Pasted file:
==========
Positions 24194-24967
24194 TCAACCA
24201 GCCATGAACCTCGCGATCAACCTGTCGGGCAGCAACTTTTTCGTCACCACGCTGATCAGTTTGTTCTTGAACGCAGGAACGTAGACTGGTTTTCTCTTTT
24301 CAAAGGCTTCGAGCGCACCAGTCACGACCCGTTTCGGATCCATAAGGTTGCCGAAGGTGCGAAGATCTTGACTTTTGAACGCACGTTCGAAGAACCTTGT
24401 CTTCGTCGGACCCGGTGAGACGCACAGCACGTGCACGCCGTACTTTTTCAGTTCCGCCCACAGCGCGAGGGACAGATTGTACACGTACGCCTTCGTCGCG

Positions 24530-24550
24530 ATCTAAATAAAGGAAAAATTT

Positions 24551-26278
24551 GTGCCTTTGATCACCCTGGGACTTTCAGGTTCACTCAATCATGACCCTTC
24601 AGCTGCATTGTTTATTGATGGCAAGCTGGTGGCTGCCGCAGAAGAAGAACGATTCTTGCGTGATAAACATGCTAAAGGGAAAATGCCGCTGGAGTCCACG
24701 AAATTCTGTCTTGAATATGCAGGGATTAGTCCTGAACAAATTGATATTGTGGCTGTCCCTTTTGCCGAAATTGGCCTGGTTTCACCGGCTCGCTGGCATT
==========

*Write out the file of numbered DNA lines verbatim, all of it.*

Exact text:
Positions 24194-24967
24194 TCAACCA
24201 GCCATGAACCTCGCGATCAACCTGTCGGGCAGCAACTTTTTCGTCACCACGCTGATCAGTTTGTTCTTGAACGCAGGAACGTAGACTGGTTTTCTCTTTT
24301 CAAAGGCTTCGAGCGCACCAGTCACGACCCGTTTCGGATCCATAAGGTTGCCGAAGGTGCGAAGATCTTGACTTTTGAACGCACGTTCGAAGAACCTTGT
24401 CTTCGTCGGACCCGGTGAGACGCACAGCACGTGCACGCCGTACTTTTTCAGTTCCGCCCACAGCGCGAGGGACAGATTGTACACGTACGCCTTCGTCGCG

Positions 24530-24550
24530 ATCTAAATAAAGGAAAAATTT

Positions 24551-26278
24551 GTGCCTTTGATCACCCTGGGACTTTCAGGTTCACTCAATCATGACCCTTC
24601 AGCTGCATTGTTTATTGATGGCAAGCTGGTGGCTGCCGCAGAAGAAGAACGATTCTTGCGTGATAAACATGCTAAAGGGAAAATGCCGCTGGAGTCCACG
24701 AAATTCTGTCTTGAATATGCAGGGATTAGTCCTGAACAAATTGATATTGTGGCTGTCCCTTTTGCCGAAATTGGCCTGGTTTCACCGGCTCGCTGGCATT